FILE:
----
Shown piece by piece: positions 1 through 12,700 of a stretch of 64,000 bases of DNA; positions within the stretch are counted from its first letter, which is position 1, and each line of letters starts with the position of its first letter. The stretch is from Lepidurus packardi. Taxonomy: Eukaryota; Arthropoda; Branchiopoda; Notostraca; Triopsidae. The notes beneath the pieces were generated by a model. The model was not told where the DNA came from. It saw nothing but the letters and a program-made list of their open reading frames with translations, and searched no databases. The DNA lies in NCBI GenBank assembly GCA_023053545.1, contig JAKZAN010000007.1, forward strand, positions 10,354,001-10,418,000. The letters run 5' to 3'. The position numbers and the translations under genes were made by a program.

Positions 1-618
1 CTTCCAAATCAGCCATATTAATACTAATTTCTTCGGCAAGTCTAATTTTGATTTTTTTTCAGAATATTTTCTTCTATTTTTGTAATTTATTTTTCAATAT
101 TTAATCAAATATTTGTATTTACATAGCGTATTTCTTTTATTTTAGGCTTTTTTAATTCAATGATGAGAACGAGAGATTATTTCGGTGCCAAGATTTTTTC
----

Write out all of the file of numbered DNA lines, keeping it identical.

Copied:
Shown piece by piece: positions 1 through 12,700 of a stretch of 64,000 bases of DNA; positions within the stretch are counted from its first letter, which is position 1, and each line of letters starts with the position of its first letter. The stretch is from Lepidurus packardi. Taxonomy: Eukaryota; Arthropoda; Branchiopoda; Notostraca; Triopsidae. The notes beneath the pieces were generated by a model. The model was not told where the DNA came from. It saw nothing but the letters and a program-made list of their open reading frames with translations, and searched no databases. The DNA lies in NCBI GenBank assembly GCA_023053545.1, contig JAKZAN010000007.1, forward strand, positions 10,354,001-10,418,000. The letters run 5' to 3'. The position numbers and the translations under genes were made by a program.

Positions 1-618
1 CTTCCAAATCAGCCATATTAATACTAATTTCTTCGGCAAGTCTAATTTTGATTTTTTTTCAGAATATTTTCTTCTATTTTTGTAATTTATTTTTCAATAT
101 TTAATCAAATATTTGTATTTACATAGCGTATTTCTTTTATTTTAGGCTTTTTTAATTCAATGATGAGAACGAGAGATTATTTCGGTGCCAAGATTTTTTC